Social Security among topics at Preparing to Retire seminars


Ask Erik Jensen about the future of Social Security, and he’ll refer you to a powerful group of people, 75 million strong, who are ensuring the program’s viability.

The baby boomer generation — born 1946 -1964 — is increasingly moving toward retirement. Its members have the backing of AARP, one of the country’s largest lobbying groups. And they’re relying on Social Security to see them through their golden years.

“I think this is a piece of everyone’s future,” says Jensen, district manager of Colorado and Wyoming for VALIC Financial Advisors Inc. “There are some folks at CU that might not have Social Security, but their spouse might. Or (they have Social Security from working) years of summer jobs.”

When Jensen gives his presentation, “Social Security and Your Retirement,” as part of the university’s “Preparing to Retire” seminars, he hopes to see several Gen Xers, Yers and Millennials among the crowd. Even if the program does someday fade into oblivion, Jensen says it’s crucial for even today’s youngest workers to think about how Social Security might play into their financial portfolios.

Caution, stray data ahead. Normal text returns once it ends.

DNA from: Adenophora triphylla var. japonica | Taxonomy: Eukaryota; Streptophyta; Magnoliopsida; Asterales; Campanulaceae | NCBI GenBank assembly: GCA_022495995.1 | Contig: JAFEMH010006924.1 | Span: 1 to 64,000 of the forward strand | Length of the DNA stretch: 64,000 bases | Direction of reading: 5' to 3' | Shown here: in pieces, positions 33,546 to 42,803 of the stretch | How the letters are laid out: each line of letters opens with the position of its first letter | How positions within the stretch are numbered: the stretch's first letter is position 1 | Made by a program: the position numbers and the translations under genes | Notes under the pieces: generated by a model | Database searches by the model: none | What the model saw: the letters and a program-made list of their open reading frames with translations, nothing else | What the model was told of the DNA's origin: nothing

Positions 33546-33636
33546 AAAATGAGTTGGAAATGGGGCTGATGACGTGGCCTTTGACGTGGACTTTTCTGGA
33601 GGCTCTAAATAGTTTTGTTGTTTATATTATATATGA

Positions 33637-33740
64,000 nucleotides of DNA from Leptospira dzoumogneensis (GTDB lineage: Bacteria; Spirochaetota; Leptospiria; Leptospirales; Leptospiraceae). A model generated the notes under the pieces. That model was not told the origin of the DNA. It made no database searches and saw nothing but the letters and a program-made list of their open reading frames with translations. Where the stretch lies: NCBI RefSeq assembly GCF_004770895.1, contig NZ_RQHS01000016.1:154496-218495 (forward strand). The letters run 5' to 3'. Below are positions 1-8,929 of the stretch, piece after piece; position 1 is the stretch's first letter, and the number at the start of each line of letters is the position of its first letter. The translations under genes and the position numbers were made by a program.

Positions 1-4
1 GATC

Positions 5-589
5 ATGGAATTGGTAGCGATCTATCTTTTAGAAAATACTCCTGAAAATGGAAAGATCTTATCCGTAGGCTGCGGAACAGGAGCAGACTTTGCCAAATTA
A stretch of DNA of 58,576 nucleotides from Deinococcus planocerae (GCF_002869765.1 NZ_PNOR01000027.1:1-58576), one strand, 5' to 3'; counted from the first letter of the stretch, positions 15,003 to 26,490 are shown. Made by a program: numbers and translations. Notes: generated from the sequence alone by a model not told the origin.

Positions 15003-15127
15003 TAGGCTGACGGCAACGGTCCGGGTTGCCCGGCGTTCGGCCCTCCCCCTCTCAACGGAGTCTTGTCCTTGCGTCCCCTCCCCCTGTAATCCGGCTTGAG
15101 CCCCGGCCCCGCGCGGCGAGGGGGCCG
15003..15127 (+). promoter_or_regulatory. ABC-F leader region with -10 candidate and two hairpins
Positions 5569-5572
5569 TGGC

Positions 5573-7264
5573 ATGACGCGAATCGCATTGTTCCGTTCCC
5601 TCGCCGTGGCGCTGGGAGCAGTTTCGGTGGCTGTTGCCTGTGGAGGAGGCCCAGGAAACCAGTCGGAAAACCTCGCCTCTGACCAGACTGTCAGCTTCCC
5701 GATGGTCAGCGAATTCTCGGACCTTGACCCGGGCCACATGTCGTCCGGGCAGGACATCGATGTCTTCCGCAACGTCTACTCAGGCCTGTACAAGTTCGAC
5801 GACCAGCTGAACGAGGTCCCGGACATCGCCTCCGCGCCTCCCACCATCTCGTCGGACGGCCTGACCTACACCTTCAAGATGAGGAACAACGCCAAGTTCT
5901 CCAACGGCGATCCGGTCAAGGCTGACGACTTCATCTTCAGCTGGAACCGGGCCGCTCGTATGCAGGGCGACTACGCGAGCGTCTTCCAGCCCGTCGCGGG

“Social Security and Your Retirement” is steeped in the notion that you must understand your finances today to decide where you want them to be tomorrow. Jensen’s talk also uncovers several Social Security strategies, potential setbacks and interesting facts.

Some examples:


  • Want to take full advantage of your Social Security benefit upon retirement? Wait to begin withdrawing funds; each year after your full retirement age (FRA) that you abstain from claiming Social Security up to age 70, you’ll receive an 8 percent increase in benefits. You don’t have to be retired to claim benefits.

Potential setback

  • If you retire and have a pension fund that did not withhold Social Security taxes, such as the Public Employees’ Retirement Association (PERA), and receive Social Security, you may receive a reduced Social Security benefit. Learn more.

Interesting fact

  • If you were married for 10 years or more to someone with a Social Security benefit, and the marriage ended, you may be able to claim half of your ex’s benefit without his/her knowledge.

Learn about Social Security and much more at “Preparing to Retire,” seminars, sessions and fairs organized by Employee Services and set for Nov. 18, 19, 21 and 22 on each CU campus.

See the event calendar to find Jensen’s seminar and more.

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